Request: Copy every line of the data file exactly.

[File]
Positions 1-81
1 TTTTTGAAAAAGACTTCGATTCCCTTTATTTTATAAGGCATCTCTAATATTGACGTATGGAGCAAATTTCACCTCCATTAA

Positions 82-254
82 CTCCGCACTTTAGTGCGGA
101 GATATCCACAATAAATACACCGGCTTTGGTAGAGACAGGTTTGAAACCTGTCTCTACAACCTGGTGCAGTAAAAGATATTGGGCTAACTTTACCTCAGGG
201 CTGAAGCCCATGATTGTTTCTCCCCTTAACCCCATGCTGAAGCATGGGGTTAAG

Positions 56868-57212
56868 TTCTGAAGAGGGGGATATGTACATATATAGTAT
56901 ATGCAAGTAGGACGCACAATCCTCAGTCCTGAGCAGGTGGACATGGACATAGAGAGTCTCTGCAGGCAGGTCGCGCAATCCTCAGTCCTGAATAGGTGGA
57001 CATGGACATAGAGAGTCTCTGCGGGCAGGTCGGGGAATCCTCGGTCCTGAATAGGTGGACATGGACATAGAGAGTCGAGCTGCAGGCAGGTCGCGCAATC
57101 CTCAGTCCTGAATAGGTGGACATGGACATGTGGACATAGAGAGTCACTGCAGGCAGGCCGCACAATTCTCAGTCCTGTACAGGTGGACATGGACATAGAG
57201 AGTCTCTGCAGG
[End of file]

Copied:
Positions 1-81
1 TTTTTGAAAAAGACTTCGATTCCCTTTATTTTATAAGGCATCTCTAATATTGACGTATGGAGCAAATTTCACCTCCATTAA

Positions 82-254
82 CTCCGCACTTTAGTGCGGA
101 GATATCCACAATAAATACACCGGCTTTGGTAGAGACAGGTTTGAAACCTGTCTCTACAACCTGGTGCAGTAAAAGATATTGGGCTAACTTTACCTCAGGG
201 CTGAAGCCCATGATTGTTTCTCCCCTTAACCCCATGCTGAAGCATGGGGTTAAG

Positions 56868-57212
56868 TTCTGAAGAGGGGGATATGTACATATATAGTAT
56901 ATGCAAGTAGGACGCACAATCCTCAGTCCTGAGCAGGTGGACATGGACATAGAGAGTCTCTGCAGGCAGGTCGCGCAATCCTCAGTCCTGAATAGGTGGA
57001 CATGGACATAGAGAGTCTCTGCGGGCAGGTCGGGGAATCCTCGGTCCTGAATAGGTGGACATGGACATAGAGAGTCGAGCTGCAGGCAGGTCGCGCAATC
57101 CTCAGTCCTGAATAGGTGGACATGGACATGTGGACATAGAGAGTCACTGCAGGCAGGCCGCACAATTCTCAGTCCTGTACAGGTGGACATGGACATAGAG
57201 AGTCTCTGCAGG